Somewhat unexpectedly the staid brownstone house would hear the laughter and footsteps of children again in 1942.  World War II was raging in Europe and Albert, now a Captain with the United States Army Engineer Corps, was married to the former Phyllis Carter.  Born in England, she was a stage actress who went by the name Phyllis Joyce.  In September 1942 she was a member of the cast of Noel Coward’s comedy “Blithe Spirit” on Broadway.

With Albert serving his country in wartime again, Phyllis felt a need to do the same.  She left the cast and announced she would leave for England to drive an ambulance for the Women’s Auxiliary Territorial Service.  But there was the not-so-small matter of the couple’s two children—7-year old Stella and 6-year old Kerry. 

On September 21, 1942 The New York Times reported that the children “will make their home with their paternal grandmother, Mrs. Bernhard Mayer of 41 East Seventy-second Street.”

As mid-century came and went Clara was left alone in the 72nd Street house.  In 1950 she was made Dean of the School of Philosophy and Liberal Arts and Vice President of the New School o Social Research.  As the 1882 houses around hers were demolished or radically transformed; Clara changed nothing.

There are at least two other vintage dwellings in Manhattan that remained preserved in time because, like Clara, an unmarried family member survived for a long period of time.  The Treadwell House on East 4th Street and the Francis Huber House on East 17th Street are examples.  Immune to the changes outside their windows, the unmarried women lived on among their family heirlooms for decades.

The gas porch lights still burn after 130 years.

Nearly eight decades of Mayer life inside the house would come to a rather unexpected end in 1974.  Clara was a member of the Managing Committee of the American School of Classical Studies at Athens.  The school had no headquarters in the United States and for years the committee was concerned about its need for a headquarters in which to store records, and to possibly house the schools United States Publications Office.  The problem was financing.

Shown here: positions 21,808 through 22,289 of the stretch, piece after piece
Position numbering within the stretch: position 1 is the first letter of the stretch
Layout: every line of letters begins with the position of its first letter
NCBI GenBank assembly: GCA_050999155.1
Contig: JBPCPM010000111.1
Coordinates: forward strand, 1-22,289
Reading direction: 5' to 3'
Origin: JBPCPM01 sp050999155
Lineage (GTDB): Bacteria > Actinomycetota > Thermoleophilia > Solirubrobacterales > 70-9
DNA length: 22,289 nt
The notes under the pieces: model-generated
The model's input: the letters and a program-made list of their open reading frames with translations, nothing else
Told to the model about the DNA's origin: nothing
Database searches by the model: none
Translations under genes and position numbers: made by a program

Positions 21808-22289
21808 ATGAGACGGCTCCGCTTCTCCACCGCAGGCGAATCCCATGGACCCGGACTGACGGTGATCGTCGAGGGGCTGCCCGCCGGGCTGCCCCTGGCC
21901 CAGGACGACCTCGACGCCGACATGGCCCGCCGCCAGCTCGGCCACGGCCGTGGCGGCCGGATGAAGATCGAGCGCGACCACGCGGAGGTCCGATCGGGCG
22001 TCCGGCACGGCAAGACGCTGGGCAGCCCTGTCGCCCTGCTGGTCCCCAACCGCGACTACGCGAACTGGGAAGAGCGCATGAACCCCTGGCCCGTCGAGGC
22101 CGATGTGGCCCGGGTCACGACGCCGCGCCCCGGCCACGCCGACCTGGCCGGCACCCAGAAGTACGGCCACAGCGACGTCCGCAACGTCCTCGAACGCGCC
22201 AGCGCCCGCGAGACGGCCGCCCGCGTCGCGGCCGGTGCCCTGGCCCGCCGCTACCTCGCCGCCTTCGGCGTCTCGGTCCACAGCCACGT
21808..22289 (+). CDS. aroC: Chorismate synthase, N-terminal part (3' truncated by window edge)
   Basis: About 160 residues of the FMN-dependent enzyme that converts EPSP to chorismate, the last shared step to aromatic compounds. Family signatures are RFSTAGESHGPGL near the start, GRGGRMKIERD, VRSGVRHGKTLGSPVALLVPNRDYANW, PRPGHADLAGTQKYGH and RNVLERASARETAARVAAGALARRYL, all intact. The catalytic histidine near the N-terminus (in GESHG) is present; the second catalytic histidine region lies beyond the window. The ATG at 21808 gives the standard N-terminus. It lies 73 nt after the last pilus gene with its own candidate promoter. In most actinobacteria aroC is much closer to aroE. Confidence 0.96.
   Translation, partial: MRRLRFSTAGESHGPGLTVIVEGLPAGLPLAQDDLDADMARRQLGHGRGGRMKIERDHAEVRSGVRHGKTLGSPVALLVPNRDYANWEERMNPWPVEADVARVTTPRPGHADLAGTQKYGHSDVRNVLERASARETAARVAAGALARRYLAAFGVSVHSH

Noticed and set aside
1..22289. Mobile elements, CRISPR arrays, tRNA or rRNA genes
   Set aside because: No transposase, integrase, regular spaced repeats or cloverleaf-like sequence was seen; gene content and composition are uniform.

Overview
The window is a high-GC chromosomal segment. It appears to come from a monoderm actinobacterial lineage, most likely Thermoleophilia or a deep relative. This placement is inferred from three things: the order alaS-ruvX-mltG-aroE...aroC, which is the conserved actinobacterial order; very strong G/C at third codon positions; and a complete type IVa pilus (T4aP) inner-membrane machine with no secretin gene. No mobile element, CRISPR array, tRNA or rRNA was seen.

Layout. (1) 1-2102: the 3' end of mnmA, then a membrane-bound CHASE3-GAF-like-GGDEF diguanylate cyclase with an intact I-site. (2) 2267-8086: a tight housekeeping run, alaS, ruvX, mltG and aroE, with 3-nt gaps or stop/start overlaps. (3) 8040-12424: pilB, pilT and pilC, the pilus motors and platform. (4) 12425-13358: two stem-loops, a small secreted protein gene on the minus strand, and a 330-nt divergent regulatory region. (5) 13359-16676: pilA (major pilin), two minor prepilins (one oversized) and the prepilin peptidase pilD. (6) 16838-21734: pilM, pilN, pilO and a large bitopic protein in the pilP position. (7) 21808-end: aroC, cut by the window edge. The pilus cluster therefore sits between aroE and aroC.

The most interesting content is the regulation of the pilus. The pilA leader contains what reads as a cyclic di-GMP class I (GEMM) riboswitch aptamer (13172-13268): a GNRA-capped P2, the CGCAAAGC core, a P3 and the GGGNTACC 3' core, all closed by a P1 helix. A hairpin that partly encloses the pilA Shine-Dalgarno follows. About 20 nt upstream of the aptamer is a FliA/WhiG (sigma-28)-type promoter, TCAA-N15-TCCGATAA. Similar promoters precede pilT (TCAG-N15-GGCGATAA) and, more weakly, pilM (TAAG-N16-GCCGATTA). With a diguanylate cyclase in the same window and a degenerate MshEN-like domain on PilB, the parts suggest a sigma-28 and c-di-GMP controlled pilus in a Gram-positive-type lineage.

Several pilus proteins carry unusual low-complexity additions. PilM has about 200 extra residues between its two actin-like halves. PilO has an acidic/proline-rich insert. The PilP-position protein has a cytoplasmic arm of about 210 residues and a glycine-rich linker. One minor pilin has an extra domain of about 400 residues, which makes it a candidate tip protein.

At the May 1974 meeting of the Committee the issue was raised once again.  The 79-year old Clara Woolie Mayer proposed a solution.  She would donate her family home along with a $50,000 endowment.  In November the Board accepted the generous gift.  Clara packed the family belongings, many in the house since 1899, and moved to Los Angeles.  She died there at the age of 93 on July 20, 1988.

The blank white building to the left was originally a match to the Mayer House.
The American School of Classical Studies would share the house with the Royal Oak Foundation.  The group is the American affiliate of Britain’s National Trust, pledged to preserve historic properties.  In 1981 the Landmarks Preservation Commission remarked that the Mayer House’s “fine 19th century interiors survive.”  It remains a remarkable slice of 1880s New York on busy East 72nd Street.

photographs by the author

1 comment:

  1. An absolutely stunning survivor. Truly gives one the idea of what NYC might have looked like when rows of these Brownstones lined the residential districts of Manhattan. You only have to look to the left to see an unfortunately modernized Brownstone and to the right to see the kind of eyesores that replaced many of these beautiful townhouses.